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Bolton Makes Offer to Testify at a Trump Impeachment Trial

After months of avoiding a House subpoena for testimony in President Donald Trump’s impeachment, Ambassador John Bolton said Monday he will stop fighting in court if the Republican-controlled Senate follows suit.

WASHINGTON (CN) – After months of avoiding a House subpoena for testimony in President Donald Trump’s impeachment, Ambassador John Bolton said Monday he will stop fighting in court if the Republican-controlled Senate follows suit.

“I have concluded that, if the Senate issues a subpoena for my testimony, I am prepared to testify,” Bolton said at the end of a potentially game-changing, four-paragraph statement

Senate Majority Leader Mitch McConnell has rejected multiple requests from his Democratic counterpart Chuck Schumer for Bolton’s testimony in a list of four witnesses sought at trial.

The other three are White House Chief of Staff Mick Mulvaney, his adviser Robert Blair, and Michael Duffey, the associate director  Office of Management and Budget who relayed a hold order on $391 million in military aid meant to help Ukraine in its war with Russia.

Bolton’s testimony had been expected to be among the most explosive and colorful of the quartet.

Former National Security Council official Fiona Hill testified that Bolton abruptly ended a White House meeting with Ukrainian officials after ex-Ambassador Gordon Sondland brought up the subject of investigating Trump’s political opponent.

Shortly after that July 10 meeting, Bolton told Hill: “You go and tell [National Security Council adviser] Eisenberg that I am not part of whatever drug deal Sondland and Mulvaney are cooking up.”

Hill also testified that Bolton describe Trump’s personal attorney Rudy Giuliani as a “hand grenade that was going to blow everyone up.”

The House of Representatives never issued a formal subpoena to Bolton, who originally told Congress that he would wait for the courts to decide whether his deputy Charles Kupperman could be compelled to testify in the impeachment inquiry.

In an unprecedented defiance of congressional oversight, President Trump categorically directed his executive branch not to cooperate with the House’s proceeding, and 12 of his current or former officials refused to testify. Trump’s blanket ban on witness testimony ultimately led House Democrats to include an article of impeachment for obstruction of Congress.

The White House’s position also prompted a blistering federal court ruling that ordered the testimony of White House counsel Don McGahn.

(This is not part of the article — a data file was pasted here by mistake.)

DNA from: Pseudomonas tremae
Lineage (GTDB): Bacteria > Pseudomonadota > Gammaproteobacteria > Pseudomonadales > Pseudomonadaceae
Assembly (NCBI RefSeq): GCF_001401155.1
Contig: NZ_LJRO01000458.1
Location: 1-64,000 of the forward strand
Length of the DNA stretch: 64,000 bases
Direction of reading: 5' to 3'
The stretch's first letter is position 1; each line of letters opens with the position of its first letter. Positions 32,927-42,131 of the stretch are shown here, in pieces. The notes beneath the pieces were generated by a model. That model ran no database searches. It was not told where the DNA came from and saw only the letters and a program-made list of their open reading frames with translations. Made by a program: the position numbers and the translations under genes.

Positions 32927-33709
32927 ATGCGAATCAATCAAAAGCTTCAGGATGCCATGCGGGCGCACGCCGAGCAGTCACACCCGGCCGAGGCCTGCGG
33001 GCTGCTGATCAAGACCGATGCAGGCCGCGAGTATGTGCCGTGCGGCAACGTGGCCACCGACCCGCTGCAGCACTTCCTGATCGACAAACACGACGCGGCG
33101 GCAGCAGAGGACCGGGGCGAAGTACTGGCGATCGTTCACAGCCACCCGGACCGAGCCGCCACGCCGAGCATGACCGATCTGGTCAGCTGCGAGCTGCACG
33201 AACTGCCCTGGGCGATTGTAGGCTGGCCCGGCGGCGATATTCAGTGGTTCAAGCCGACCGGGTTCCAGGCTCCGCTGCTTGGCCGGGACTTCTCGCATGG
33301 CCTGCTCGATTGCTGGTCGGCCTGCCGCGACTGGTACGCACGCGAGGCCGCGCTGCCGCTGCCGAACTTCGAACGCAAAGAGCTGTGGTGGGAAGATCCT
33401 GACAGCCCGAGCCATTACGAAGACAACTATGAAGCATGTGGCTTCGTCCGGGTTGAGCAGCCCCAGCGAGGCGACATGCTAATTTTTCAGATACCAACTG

“Indeed, absolute testimonial immunity for senior-level White House aides appears to be a fiction that has been fastidiously maintained over time through the force of sheer repetition,” U.S. District Judge Ketanji Brown Jackson wrote in November. Jackson’s ruling is being appealed.

Now that Trump has been impeached and the House has withdrawn its subpoena against Kupperman, Bolton said there is not time for the courts to resolve a separation-of-powers issue before a Senate trial.

“The House has concluded its Constitutional responsibility by adopting Articles of Impeachment related to the Ukraine matter,” Bolton said. “It now falls to the Senate to fulfill its constitutional obligation to try impeachments, and it does not appear possible that a final judicial resolution of the still-unanswered constitutional questions can be obtained before the Senate acts.”

Celebrating the announcement, Senate Minority Leader Schumer said in a statement: “Momentum for uncovering the truth in a Senate trial continues."

"John Bolton correctly acknowledged that he needs to comply with a Senate subpoena to compel his testimony, if issued," Schumer continued. "It is now up to four Senate Republicans to support bringing in Mr. Bolton, and the other three witnesses, as well as the key documents we have requested to ensure all the evidence is presented at the onset of a Senate trial."

Bolton's anouncement ratchets up pressure on Leader McConnell and Judiciary Chairman Lindsey Graham, who signaled their intention in December to preclude evidence-gathering at trial and to vote against Trump’s removal from office based on the House’s record. To foil that strategy, Democrats need four Republicans to break ranks.

"Given that Mr. Bolton’s lawyers have stated he has new relevant information to share, if any Senate Republican opposes issuing subpoenas to the four witnesses and documents we have requested they would make absolutely clear they are participating in a cover up,” Schumer added.

Representatives for McConnell did not immediately respond to an email requesting comment.

Categories / Government, Politics

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